Some of Isaac’s most interesting moments is him wrestling with his own deep hatred of humanity and meeting people who seem to show him enough kindness that it lets him hope. Both the Captain and the collector have a good rapport with Isaac, recognizing that he has been through a lot and has lost someone dear to him. They show him kindness and friendship. But that kindness is not enough for Isaac to forgive the guards who want him out of their town because he travels with night creates.
Isaac’s character seems to think that he poses no threat to those who listen to him, that he is the one being forced to kill and forge more night creatures. But these lands have been terrorized by night creatures and they are literally demons from hell. The attempts to show nuance to Isaac is ambitious and serves to tell a good story, but the extremism of Isaac leaves a lot to be desired. He lacks the charm of characters like Carmilla and lacks the wisdom of characters like Dracula.
Ultimately, I think his story is one-note. He is the classic zealot character, going from following Dracula with blind loyalty to a pseudo-religious purpose this season. He believes that he is lifting souls from hell to serve him as penance. How dull. The captain brings up the fact that killing all of the human cruelty will also guarantee that he will kill all of the human kindness. He sees potential in Isaac as a ruler if he were to capture and conquer Styria and teach the people to be good. But you can almost predict where his character will go, and despite the Captain encouraging him to forge his own path and find his own way, he can’t help but revert to his humanity hating self.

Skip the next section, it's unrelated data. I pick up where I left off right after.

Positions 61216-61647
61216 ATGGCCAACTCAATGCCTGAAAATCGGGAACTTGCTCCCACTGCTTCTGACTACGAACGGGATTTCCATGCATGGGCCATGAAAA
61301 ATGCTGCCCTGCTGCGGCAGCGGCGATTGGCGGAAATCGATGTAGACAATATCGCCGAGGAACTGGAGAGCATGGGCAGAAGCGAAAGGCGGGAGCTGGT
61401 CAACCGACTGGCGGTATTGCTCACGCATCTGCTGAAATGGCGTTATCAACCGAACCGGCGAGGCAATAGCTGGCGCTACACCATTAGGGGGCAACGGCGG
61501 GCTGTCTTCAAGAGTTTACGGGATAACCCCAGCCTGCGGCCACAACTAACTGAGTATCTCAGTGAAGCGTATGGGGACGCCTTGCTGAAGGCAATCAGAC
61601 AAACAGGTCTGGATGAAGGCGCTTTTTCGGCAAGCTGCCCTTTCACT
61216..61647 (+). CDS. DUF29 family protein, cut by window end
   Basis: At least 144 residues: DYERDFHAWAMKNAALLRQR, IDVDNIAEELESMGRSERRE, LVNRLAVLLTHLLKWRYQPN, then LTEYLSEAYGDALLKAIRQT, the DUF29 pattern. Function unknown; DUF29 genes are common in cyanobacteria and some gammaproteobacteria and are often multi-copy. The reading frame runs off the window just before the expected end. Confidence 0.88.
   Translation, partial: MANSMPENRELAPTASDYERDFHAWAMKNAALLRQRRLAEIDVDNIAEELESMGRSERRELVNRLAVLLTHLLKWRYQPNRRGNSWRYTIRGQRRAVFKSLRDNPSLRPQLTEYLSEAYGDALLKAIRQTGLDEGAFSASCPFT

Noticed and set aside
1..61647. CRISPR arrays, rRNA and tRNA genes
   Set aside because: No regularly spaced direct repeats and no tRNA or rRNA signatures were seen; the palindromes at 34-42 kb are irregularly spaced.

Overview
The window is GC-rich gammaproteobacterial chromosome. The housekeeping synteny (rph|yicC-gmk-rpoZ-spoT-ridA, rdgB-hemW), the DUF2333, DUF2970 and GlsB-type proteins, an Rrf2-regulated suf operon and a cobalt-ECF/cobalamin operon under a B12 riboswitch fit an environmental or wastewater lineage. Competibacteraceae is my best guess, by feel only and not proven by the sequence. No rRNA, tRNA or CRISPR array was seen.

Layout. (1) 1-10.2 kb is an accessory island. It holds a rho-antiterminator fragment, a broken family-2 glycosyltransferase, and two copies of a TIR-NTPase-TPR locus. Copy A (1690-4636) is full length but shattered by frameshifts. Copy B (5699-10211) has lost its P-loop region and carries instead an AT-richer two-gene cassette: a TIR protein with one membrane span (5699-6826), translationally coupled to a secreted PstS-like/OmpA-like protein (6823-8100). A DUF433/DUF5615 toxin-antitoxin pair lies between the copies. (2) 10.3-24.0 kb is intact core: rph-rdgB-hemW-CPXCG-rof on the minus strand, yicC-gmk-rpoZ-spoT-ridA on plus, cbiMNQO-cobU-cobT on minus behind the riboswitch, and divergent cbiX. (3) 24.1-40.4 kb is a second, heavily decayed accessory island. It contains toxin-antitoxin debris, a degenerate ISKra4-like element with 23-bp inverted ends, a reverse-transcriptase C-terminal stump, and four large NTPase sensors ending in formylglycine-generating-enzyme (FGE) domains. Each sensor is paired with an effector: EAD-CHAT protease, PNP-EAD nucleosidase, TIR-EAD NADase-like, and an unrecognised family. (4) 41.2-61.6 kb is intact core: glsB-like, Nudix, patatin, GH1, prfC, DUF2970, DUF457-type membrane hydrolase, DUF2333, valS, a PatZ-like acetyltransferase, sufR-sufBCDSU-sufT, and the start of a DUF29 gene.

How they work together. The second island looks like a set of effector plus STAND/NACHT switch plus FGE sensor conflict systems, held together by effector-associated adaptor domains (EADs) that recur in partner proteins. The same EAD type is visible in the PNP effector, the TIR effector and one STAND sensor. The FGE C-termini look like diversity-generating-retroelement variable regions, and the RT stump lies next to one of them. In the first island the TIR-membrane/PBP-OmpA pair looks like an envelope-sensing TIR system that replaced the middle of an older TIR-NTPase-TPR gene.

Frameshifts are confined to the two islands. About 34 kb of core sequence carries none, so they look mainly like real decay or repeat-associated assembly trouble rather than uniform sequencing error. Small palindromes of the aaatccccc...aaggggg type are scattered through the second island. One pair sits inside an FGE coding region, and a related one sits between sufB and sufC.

Hector, Carmilla, Striga, Morana, and Lenore
After a month of travel on foot, Carmilla and the last of her troops arrive at Styria, with Hector in tow. Hector’s been badly beaten and treated worse than a dog. Carmilla is greeted by Striga, Morana, and Lenore, the other three queens who rule Styria.
To be honest, alongside Isaac, Carmilla was one of my least favorite characters of season two, despite having the best one-liners. This season has totally brought me onto her side. Seeing her interact with her sisters is a great way to dampen her intensity and you can see why the other three call her the spark of their quartet.
After Dracula’s absence, the land has been in chaos. There are night creatures everywhere, people are fighting, vampire bands are all vying for power in the vacuum. Carmilla sees an opportunity for them to capture the eastern land that has been suffering upheaval after Dracula’s actions and turn it into a livestock pen of humans for vampires to feed on. Because their forces have been depleted, she wants to use Hector to forge night beasts that can patrol the borders of the corridor nation.